Tuesday, October 24, 2017

Do I scan the negative or do I scan its print?

At Carterworks we scan and digitize thousands of colour photographic prints, slides and negatives.

When it comes to digitizing colour photos from certain eras it is better, if possible, to scan the negative. Why is this?  If you scan a colour print and compare it to a scan of the negative used to make that print you will notice differences between the scans.  This difference is particularly obvious in prints and negatives produced circa 1980s - 1990s.  These differences are not due to scanner settings or the type of scanner.  We know this as our systems are colour controlled.  To illustrate this point we scanned negatives and their corresponding prints from our own collection.

What we found:

1. Scans taken from original negatives have a greater colour range than the scans of their corresponding colour prints. Some of this difference can be explained by the limitations of print technology and inks at the time of printing; the remainder can be attributed to environmental exposure and the unstable nature of colour photography.  Another reason is the addition of black in the shadows at the time the print was made. Black was added to  made the print images look sharper but this  means information and colour is lost in the shadows.  The negative does not have this loss of detail.

Scan from original 1990s negative

Scan from original 1990s print.  Use of black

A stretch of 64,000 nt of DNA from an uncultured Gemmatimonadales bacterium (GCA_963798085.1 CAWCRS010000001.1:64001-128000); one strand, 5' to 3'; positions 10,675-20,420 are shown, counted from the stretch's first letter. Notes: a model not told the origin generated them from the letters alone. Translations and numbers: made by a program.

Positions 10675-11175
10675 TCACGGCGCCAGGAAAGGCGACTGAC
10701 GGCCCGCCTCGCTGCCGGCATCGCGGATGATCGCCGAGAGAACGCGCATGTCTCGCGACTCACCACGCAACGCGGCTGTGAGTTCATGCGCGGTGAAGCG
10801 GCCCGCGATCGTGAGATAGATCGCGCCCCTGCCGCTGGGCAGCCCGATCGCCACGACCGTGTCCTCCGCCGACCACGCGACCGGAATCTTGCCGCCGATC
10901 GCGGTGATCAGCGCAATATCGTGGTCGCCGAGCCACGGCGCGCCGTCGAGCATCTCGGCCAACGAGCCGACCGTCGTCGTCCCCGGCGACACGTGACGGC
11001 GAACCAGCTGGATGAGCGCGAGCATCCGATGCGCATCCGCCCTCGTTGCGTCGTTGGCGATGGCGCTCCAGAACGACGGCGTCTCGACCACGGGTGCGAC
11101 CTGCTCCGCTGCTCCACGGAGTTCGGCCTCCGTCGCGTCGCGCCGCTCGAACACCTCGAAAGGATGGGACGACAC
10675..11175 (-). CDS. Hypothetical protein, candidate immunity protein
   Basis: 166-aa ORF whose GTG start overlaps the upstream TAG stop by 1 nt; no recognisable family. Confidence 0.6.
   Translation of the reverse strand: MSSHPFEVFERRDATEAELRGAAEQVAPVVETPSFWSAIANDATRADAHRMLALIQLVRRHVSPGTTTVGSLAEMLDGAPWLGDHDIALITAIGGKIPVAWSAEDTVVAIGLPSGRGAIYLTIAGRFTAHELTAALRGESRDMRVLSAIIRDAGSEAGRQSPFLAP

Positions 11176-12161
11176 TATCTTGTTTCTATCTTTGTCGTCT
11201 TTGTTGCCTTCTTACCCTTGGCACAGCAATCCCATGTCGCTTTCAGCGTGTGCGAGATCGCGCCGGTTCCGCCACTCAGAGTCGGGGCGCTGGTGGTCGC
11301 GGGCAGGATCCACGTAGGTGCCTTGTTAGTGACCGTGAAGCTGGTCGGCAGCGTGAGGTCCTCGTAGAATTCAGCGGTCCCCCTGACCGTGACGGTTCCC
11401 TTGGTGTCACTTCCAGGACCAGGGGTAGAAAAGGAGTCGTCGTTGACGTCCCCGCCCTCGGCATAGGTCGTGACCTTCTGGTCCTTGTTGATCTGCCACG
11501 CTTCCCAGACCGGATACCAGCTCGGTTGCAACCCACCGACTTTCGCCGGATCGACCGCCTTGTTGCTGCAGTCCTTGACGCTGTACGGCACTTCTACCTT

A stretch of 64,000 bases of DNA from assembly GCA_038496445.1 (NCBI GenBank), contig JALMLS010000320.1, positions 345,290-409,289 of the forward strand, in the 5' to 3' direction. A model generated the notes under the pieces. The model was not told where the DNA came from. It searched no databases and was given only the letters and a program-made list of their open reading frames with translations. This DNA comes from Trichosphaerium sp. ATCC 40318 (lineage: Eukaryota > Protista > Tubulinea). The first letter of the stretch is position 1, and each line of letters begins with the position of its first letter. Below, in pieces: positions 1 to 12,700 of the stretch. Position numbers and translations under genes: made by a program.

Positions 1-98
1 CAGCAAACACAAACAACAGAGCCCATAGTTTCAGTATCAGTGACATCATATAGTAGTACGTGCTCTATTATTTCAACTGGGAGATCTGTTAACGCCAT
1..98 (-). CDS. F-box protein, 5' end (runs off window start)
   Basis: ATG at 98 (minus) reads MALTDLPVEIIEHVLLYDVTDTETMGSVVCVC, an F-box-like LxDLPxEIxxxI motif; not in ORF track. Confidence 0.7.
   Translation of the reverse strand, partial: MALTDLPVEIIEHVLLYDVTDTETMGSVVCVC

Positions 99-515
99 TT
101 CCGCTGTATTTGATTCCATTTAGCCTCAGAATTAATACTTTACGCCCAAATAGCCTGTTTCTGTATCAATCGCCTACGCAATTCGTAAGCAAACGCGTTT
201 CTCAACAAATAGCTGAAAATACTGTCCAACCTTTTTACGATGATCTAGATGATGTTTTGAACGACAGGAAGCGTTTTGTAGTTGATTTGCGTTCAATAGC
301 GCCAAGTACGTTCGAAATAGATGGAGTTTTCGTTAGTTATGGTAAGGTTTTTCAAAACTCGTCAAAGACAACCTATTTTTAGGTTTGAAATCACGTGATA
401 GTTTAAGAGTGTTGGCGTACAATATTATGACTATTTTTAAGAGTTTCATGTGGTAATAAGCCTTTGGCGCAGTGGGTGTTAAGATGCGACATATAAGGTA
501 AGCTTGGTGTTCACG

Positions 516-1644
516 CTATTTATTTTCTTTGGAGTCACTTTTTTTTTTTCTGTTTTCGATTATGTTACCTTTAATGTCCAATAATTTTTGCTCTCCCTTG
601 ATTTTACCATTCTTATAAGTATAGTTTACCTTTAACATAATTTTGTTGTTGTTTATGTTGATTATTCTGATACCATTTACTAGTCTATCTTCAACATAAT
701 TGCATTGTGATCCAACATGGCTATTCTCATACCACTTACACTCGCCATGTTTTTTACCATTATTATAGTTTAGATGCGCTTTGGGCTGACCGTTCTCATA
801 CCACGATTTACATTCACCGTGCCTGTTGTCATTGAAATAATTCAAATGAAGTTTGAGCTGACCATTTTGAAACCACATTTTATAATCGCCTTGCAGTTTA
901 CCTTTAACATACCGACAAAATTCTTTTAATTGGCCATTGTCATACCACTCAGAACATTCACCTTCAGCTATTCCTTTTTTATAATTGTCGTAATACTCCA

in the shadows reduces photo information.
The photo scan has a pink colour cast

2. Prints often have a distinctive colour cast.  This is caused by a mechanism employed by the chemical photo labs in the past to "improve a photo" which was to add a wash of whatever the dominant colour was in the image being developed.

We first discovered these differences when we scanned in a series of photos we took in the early 90s of  Art Deco buildings in Napier, NZ.  At the time the images were shot many of these buildings were predominantly painted with a soft pastel neutral background of white or cream and colour was used to pick out the building decoration. We noticed that a lot of our prints of these buildings had a colour cast which was in the same colour range as the buildings trim.  However this colour cast could not be seen in a scan of the corresponding original negative. These colour casts are obvious when compared to the original scan of the corresponding negatives, see examples above and below..

Scan from original 1990s print note the blue green colour cast

Scan from 1990s original negative

Scan from original 1990s negative
Scan from original 1990s print note the blue colour cast

What if you only have photos? 

This is not a problem.   We will produce a high resolution scan of your photos, remove the dust and scratches, correct any colour casts and any photographic print texture using Photoshop and other specialized editing tools as we have done in the restored example below....

Original photo no negative available with
red colour cast.
Final image corrected in Photoshop

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